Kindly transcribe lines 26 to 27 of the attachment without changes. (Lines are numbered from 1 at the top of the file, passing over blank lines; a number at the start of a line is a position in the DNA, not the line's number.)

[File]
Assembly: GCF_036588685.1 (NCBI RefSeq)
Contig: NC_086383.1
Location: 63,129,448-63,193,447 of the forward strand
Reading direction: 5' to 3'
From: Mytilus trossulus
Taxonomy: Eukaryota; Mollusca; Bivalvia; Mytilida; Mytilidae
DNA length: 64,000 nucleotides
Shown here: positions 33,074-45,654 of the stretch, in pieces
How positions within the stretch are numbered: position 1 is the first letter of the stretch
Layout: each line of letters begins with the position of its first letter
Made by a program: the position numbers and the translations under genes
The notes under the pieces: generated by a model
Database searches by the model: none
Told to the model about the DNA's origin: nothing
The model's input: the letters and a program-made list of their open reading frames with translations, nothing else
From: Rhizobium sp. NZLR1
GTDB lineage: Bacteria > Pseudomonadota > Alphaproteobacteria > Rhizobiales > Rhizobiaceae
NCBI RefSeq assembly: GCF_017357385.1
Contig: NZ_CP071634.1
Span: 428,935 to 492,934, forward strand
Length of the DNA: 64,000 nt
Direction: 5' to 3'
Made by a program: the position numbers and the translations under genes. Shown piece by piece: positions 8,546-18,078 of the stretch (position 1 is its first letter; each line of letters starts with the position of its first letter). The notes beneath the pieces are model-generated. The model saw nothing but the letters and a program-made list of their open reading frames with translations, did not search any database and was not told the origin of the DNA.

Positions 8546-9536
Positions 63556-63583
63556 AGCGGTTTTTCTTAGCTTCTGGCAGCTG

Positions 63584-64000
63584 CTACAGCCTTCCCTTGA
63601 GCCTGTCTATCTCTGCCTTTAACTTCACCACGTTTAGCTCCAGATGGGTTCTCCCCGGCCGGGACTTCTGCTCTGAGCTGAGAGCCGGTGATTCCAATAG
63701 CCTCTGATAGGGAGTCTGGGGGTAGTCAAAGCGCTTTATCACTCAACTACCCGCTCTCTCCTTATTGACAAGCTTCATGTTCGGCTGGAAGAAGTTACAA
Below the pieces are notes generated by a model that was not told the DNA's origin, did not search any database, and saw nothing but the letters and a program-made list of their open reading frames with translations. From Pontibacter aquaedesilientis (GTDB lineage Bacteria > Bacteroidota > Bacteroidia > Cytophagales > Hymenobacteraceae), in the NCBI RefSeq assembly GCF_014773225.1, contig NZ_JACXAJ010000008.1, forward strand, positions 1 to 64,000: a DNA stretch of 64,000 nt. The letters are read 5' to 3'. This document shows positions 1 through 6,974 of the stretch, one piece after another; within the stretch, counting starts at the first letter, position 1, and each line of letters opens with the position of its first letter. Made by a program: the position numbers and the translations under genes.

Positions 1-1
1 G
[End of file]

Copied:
63556 AGCGGTTTTTCTTAGCTTCTGGCAGCTG

Positions 63584-64000